Actor Rupert Everett Says Madonna Is the Anti-Christ?

Madonna performs "Nothing Compares 2 U" during her tribute to Prince at the 2016 Billboard Awards in Las Vegas, Nevada, U.S., May 22, 2016. |

Madonna is the anti-Christ. At least that's what British actor Rupert Everett says.

In an interview with the Sunday Times newspaper, the 57-year-old actor who's best known by some for his roles in films like "My Best Friend's Wedding" for which he received a Golden Globe nomination, was sharing his opinions about Caitlyn Jenner, whom he called a "cross dressing man" before ranting about the pop singer.

Everett, according to the Mirror, said after he became friends with Madonna, he soon realized that she represented everything this opposed to Jesus Christ. "Being brought up a Catholic, and in a monastery, I used to have visions of Our Lady as a child. I thought: I'm meant to kill Madonna because she was the anti-Christ."

Madonna was also raised Catholic before being excommunicated from the church 10 years ago by Pope Francis' predecessor, Pope Benedict XVI, for blasphemy in her performances.

Catholics worldwide were outraged after seeing video from Madonna's 2006 "Confessions Tour" performance in Rome in which she rose from a glittery cross with a crown of thorns atop her head. With the approval of Pope Benedict XVI, Cardinal Ersilio Tonino called for the singer's excommunication from the Church.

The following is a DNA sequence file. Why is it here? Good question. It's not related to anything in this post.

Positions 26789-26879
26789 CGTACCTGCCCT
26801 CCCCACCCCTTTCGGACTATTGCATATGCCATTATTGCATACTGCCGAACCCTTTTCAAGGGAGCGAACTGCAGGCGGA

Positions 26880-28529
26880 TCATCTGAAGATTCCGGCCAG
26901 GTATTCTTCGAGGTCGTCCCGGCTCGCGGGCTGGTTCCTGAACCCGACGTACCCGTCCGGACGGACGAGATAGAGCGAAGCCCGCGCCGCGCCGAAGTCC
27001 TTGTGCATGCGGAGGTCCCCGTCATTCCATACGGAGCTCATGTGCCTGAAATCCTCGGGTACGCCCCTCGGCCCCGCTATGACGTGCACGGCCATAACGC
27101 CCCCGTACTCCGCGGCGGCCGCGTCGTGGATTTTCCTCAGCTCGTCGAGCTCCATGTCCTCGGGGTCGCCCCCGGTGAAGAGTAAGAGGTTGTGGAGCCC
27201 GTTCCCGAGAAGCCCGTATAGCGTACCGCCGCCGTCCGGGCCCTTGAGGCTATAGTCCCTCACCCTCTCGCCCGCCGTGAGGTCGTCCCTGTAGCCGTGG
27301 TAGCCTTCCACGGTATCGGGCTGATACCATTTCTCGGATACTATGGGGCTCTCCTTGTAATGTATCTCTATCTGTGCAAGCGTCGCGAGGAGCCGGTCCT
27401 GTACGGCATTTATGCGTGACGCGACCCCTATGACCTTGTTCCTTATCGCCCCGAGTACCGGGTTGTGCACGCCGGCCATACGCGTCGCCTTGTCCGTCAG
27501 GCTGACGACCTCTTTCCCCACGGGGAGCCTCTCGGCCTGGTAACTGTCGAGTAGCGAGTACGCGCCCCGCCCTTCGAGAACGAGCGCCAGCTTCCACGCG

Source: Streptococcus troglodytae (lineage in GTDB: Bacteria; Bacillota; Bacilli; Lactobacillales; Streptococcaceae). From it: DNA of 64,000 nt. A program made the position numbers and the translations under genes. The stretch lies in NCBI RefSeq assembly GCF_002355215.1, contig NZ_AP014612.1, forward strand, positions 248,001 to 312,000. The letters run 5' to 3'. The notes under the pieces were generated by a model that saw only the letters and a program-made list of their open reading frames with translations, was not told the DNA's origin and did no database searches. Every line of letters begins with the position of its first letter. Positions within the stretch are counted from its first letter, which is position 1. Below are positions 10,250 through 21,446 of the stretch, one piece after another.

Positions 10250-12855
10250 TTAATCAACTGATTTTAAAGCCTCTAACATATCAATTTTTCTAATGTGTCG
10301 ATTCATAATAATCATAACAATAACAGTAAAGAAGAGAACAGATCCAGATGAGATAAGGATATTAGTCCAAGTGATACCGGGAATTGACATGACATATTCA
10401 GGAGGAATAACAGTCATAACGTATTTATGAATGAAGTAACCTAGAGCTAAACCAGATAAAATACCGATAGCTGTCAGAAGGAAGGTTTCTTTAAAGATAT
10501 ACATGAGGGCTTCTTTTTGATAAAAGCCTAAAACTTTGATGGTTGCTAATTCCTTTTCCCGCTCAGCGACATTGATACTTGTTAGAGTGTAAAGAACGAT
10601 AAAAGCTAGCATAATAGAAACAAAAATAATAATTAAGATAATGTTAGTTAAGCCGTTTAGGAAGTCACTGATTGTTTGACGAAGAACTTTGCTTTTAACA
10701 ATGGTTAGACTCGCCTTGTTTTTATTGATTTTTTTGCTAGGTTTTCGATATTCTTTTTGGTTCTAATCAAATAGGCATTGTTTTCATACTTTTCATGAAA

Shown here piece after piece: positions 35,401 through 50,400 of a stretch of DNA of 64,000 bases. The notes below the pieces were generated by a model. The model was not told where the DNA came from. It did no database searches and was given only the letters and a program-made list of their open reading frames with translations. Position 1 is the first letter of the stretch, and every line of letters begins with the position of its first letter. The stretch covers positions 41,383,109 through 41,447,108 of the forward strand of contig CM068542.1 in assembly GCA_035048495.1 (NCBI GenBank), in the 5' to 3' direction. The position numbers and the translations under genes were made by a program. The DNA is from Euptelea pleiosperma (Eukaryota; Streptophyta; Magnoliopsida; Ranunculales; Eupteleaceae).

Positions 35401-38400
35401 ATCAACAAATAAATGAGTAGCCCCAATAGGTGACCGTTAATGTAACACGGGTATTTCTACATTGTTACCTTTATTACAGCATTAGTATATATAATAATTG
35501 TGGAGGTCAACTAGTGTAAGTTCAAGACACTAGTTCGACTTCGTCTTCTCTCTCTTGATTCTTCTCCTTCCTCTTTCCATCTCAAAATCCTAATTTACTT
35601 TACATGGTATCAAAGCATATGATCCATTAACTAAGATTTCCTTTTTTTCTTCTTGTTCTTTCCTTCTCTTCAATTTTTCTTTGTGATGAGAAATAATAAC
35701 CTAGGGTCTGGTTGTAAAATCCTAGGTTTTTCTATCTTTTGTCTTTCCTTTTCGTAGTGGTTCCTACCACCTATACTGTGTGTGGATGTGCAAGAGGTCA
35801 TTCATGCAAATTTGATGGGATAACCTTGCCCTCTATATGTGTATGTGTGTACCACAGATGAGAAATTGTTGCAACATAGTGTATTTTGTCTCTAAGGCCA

"This time the limits have really been pushed too far. This concert is a blasphemous challenge to the faith and a profanation of the cross," a statement from the cardinal reads. "She should be excommunicated."

The famed Grammy Award-winning singer said last year, however, that she still feels a connection to the Catholic Church despite her tumultuous relationship with it.

"I have a long relationship with the Pope, with the Vatican, with the Catholic Church, with my excommunication," Madonna said in an interview with Rolling Stone magazine last October. "Anyway, you know, I was raised a Catholic, and no matter what spiritual path I might go down, I always feel some kind of inexplicable connection with Catholicism. It kind of shows up in all of my work, as you may have noticed.

"It's good to look out into the big, wide world and see that we have changed, and at the end of the day the message of Jesus is to love your neighbor as yourself, and so that means not judging," she continued. "And to do that, you have to be more open-minded and accepting of people who have lifestyles that you perceive as unconventional.

"So I think it's good, yeah. And I also believe that he's the kind of Pope you could sit down and have a cup of tea with, and/or that you could make a joke about something and he would laugh about it."

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